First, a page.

As plasmapheresis is time- and resource-intensive, requires especially trained staff, may result in rapid deterioration after treatment and is associated with the risk of haemodynamic adverse events,30 it is generally not recommended as first-line therapy for CIDP.12 One single-blind, cross-over study has been published comparing IVIg versus plasma exchange.31 Patients received IVIg 0.4g/kg once a week for three weeks and then 0.2g/kg once a week for three weeks or plasma exchange twice weekly for three weeks and then once weekly for three weeks (duration of wash-out period between treatments varied). Thirteen of 20 patients completed the study. Improvement from baseline in the neuropathy disability score was observed with IVIg (36.1±32; p=0.006) and with plasma exchange (38.3±34.6; p<0.001). Significant improvements from baseline were also reported in mean summated compound muscle action potentials and weakness score for both IVIg and plasma exchange (p<0.002); however, no significant differences were observed between the two groups. During treatment with plasma exchange, two problems were reported with catheters and complications (e.g. light-headedness, nausea and rash) were quite common. No serious complications were reported with IVIg treatment.
Although IVIg has been considered one of the safest immunomodulatory agents available for long-term use in all ages in neurology,32 rare serious adverse events can occur, including thromboembolic events, temporary renal impairment and allergic reactions.23,33 Reassuringly, in a 2009 Cochrane review evaluating IVIg therapy versus placebo, the RR of development of serious adverse effects was not significantly different between IVIg and placebo (RR 0.82, 95% CI 0.36–1.87).23 Overall, most adverse events reported for IVIg are mild and transient, and the most common events are typically related to administration (e.g. headache, rash or chills).23 These events can generally be effectively managed by adjusting the infusion rate or administering anti-inflammatory/ antihistamine prophylaxis.34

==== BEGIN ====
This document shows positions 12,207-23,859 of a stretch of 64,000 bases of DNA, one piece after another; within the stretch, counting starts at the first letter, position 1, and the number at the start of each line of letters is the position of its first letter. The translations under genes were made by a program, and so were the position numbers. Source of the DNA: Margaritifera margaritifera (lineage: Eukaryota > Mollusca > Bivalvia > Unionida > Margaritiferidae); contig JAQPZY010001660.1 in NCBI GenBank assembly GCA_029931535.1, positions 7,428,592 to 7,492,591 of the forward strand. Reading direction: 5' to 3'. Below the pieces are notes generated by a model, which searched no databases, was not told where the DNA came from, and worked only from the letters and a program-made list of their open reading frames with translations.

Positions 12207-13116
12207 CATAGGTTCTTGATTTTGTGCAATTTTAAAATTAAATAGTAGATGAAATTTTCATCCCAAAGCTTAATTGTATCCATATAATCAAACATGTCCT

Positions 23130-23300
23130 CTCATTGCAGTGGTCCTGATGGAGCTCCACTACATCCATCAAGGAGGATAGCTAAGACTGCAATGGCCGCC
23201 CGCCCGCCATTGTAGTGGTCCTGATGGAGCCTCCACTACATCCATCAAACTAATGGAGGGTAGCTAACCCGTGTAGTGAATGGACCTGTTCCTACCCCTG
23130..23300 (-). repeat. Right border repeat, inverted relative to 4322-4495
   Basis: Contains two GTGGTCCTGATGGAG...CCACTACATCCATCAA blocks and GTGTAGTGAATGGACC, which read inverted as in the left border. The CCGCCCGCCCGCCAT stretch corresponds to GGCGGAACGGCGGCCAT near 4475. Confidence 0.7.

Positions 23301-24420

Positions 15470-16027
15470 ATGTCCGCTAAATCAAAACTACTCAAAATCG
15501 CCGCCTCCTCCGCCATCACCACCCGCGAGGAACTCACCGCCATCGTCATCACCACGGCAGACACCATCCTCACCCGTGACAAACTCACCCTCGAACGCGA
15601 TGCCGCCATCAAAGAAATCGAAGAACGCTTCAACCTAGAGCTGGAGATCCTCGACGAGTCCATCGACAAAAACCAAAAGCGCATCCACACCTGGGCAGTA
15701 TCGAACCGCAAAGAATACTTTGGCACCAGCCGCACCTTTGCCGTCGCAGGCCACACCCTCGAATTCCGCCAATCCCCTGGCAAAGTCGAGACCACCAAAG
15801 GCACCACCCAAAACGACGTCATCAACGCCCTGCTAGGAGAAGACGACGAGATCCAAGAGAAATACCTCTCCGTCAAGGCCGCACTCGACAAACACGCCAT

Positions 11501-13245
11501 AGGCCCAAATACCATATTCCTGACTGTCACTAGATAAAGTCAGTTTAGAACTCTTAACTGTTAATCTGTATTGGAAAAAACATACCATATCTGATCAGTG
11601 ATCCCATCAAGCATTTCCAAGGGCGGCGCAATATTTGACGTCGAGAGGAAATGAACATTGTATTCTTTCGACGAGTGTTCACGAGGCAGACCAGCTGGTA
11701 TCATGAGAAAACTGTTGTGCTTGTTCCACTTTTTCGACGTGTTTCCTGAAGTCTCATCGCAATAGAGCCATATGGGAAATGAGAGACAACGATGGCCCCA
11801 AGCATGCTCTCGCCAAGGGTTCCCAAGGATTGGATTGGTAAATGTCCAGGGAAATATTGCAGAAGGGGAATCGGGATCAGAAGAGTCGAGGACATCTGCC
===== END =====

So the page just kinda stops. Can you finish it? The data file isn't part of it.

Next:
Pharmacoeconomics of IVIg
The pharmacoeconomics of IVIg is influenced by multiple factors, including the product cost, concentration administered, infusion time and duration of therapy. Data are limited, but one randomised, double-blind, cross-over trial published in 2003 compared the cost-effectiveness of a single dose of IVIg 2g/kg (n=12, involved a hospital stay) versus prednisolone (n=13, 60mg/day tapered to 10mg/day) in the treatment of CIDP.35 The authors suggested that IVIg was more likely to be cost-effective versus prednisolone only if one quality-adjusted life year was valued at >€250,000 (2002 currency rates). However, this figure was based on a single-dose effect and shortterm (six week) analysis and extrapolated to an annual gain. It did not address the potential long-term beneficial impact (IVIg as maintenance therapy) and long-term safety concerns (e.g. adverse events with corticosteroids) of the two therapies. Thus, further studies are needed to determine the cost-effectiveness of IVIg maintenance therapy in CIDP.
IVIg is considered a first-line therapy for the treatment of CIDP. The ICE study has provided strong support for the long-term benefits of IVIg therapy for disability and functional impairment and quality of life. Therefore, a long-term scheduled maintenance regimen of IVIg in appropriate patients with CIDP may provide substantial benefit and reduce the risk of disease relapse. Furthermore, high-dose IGIV-C can be safety administered over a more convenient, shorter time-frame (one to two days). Given the substantial limitations of currently published pharmacoeconomic data, robust adequately designed pharmaco-economic studies are warranted to determine the cost-effectiveness of long-term maintenance therapy in reducing the risk of CIDP relapse. ■